Lesley was not so secretly smug as she held the tiniest brush in the shop and carefully swept perfect little eyelashes onto the doll's face. The face that was easily taking shape through her skill.
Lesley was new to the shop but not very new to this sort of creative work and the others were only a little bit resentful of her ability to take the blank porcelain and give it personality and sparkle and life. And people like the jobs that they're good at so Lesley enjoyed painting the faces, she enjoyed pretending that actual children would buy the dolls and actually play with them but she knew that probably didn't happen much. These were the sort of dolls that the Miss Havishams purchased and put in cases next to their wedding cakes. Obscenely most of the crafters in the workshop were becoming Miss Havishams through their unnatural exposure to the dolls.
Lesley wouldn't though, her life was much too chaotic to stuff in a glass case. It wasn't measured in tiny brushes or the little bow of perfectly pink and pouty doll lips. And she was getting a reputation for that life too. With great control Lesley added another eyelash.
Doll heads alone are creepy because they're decapitated, a doll head with a body doesn't look any more like it can talk back to you but it looks a little more like it can turn around and walk away. Like it has its own vitality and can assume control of its life, assume responsibility, not need someone to go out and live live live and then come home and share all that life with another, like a mother bird stuffing life down the throat of a baby bird. A baby bird that can't even move its lips. A baby bird that just looks at you with unblinking eyes and absolute passivity.
It's the control of adding exactly the sparkle that she imagines, exactly the way she imagines it that really gets Lesley these days. In the beginning she was a little proud but mostly in awe of this thing she could do well, painting, now, now that it hasn't brought her to fame or riches but has brought her a passable life most of the time, now that it hasn't really let her down but everything else has, she wields it like a sword -this I can do, this you can not take away. This is my power.
A lot in life is beyond our power. We can't make people stay and love us. We can't make things better with kisses or prayers or screams. We can paint the perfect hint of a smirk on a doll's face and smirk back at it with our own secret smile and feel a tiny bit unburdened, but then the doll doesn't change and move on to the next emotion with us and it's hard. Do you put yourself in a glass case with the doll and live within those bounds or do you pray and scream some more and hope someone else will come along and love you? stay with you, live with you, share the burden?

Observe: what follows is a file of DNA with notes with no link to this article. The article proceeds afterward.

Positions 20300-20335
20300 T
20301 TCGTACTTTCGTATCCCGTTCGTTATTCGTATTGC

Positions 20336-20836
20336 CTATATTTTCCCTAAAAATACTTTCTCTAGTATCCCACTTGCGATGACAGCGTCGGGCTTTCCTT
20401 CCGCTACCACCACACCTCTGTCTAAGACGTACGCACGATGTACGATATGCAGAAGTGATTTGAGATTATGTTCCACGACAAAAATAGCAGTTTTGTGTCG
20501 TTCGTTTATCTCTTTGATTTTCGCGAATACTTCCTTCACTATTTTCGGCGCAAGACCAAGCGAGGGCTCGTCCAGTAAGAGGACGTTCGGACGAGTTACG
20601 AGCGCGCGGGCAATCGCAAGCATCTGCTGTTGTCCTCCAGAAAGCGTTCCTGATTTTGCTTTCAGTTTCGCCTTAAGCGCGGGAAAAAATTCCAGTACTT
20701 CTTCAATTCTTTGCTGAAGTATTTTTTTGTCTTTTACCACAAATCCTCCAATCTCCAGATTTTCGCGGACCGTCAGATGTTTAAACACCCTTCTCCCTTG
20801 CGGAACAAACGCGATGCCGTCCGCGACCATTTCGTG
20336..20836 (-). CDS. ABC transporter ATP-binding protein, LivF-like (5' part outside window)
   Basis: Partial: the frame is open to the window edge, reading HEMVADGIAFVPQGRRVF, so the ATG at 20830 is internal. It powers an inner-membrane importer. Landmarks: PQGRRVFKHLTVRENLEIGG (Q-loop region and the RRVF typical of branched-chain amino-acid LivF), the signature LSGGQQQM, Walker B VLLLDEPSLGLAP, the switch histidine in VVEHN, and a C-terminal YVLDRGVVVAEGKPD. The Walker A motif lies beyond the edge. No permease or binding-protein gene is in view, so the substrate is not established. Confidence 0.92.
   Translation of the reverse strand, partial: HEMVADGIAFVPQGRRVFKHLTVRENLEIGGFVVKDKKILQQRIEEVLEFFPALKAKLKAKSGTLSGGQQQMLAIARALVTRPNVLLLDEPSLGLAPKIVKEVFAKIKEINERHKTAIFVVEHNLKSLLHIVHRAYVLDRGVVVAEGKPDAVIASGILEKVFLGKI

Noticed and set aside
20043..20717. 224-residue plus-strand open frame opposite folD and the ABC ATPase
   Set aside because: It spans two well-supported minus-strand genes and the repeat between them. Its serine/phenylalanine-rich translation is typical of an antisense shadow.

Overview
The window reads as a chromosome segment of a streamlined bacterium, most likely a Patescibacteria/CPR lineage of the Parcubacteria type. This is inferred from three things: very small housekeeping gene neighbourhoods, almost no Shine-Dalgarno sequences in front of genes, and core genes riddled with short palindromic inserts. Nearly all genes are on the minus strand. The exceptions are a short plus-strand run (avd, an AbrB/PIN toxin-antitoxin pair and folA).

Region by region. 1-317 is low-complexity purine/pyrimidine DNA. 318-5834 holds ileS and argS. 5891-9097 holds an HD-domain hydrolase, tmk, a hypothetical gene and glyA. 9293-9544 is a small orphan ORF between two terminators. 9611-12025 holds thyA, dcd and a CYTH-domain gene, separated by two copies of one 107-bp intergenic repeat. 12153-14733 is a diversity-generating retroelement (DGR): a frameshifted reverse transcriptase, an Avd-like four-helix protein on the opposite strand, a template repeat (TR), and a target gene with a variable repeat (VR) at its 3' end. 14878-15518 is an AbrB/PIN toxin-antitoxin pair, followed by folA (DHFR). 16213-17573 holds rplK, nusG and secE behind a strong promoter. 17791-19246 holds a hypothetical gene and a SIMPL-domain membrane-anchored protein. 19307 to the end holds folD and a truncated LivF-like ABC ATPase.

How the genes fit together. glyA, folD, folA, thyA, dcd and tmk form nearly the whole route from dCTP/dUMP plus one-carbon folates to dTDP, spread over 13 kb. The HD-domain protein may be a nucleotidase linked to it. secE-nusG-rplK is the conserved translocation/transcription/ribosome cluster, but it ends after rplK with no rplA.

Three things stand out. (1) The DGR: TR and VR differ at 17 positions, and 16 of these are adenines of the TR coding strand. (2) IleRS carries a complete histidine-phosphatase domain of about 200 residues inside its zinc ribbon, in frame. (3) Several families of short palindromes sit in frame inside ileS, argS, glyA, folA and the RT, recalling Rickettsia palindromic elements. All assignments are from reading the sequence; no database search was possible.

The burden is not Lesley's daughter. Lesley has very firm rules about never ever ever thinking of her as a burden, the burden is everything else. The burden is the rent and the groceries and the gas money to visit her in the hospital and the hours spent sitting next to her bed in silence. Not the time together, that isn't a burden, it's the helplessness of being next to the bed and not in it, or not working together, washing dishes and talking about boys. Putting makeup on her daughter's face instead of this empty doll and sharing secret smirks that dissolve into giggles. That change and grow into other things and don't stay exactly as painted.
Is it the miracle that things change or that they stay the same? The dolls, if they were played with, would get scuffed and ratty and they might even break. They might break and get glued back together again, they might have scars but those scars are signs of having been loved. The dolls, if placed in a glass case by Miss Haversham, won't even get dusty, they will just sit there for all time with that tiny secret smirk but nothing else. They might share that smirk with Miss Haversham but if she only shares it back with them, nothing will change, it will never grow into a giggle.
Lesley's daughter is too damaged to giggle too. She's like the dolls but unlike the dolls, the dolls are fragile but not so fragile as a damaged person. They don't rely on a network of veins and neurons and a million automatic reactions to stimuli that become less automatic as the damage remains. A doll can't heal itself and the miracle is the things that change, the things that get better and don't fall into entropy, dissolve into their bedsheets and slip away in the night.
And sometimes the miracle is that we have the power to make a doll's eyes sparkle when the laws of physics and the matte of the paint says that they should not. And the miracle is that our own eyes sparkle when the sorrow is so big and so wide, but there is always triumph to be had. And doing something well is its own pleasure, doing something better than the person at the work table next to yours, that's worth a little sparkle and a smirk.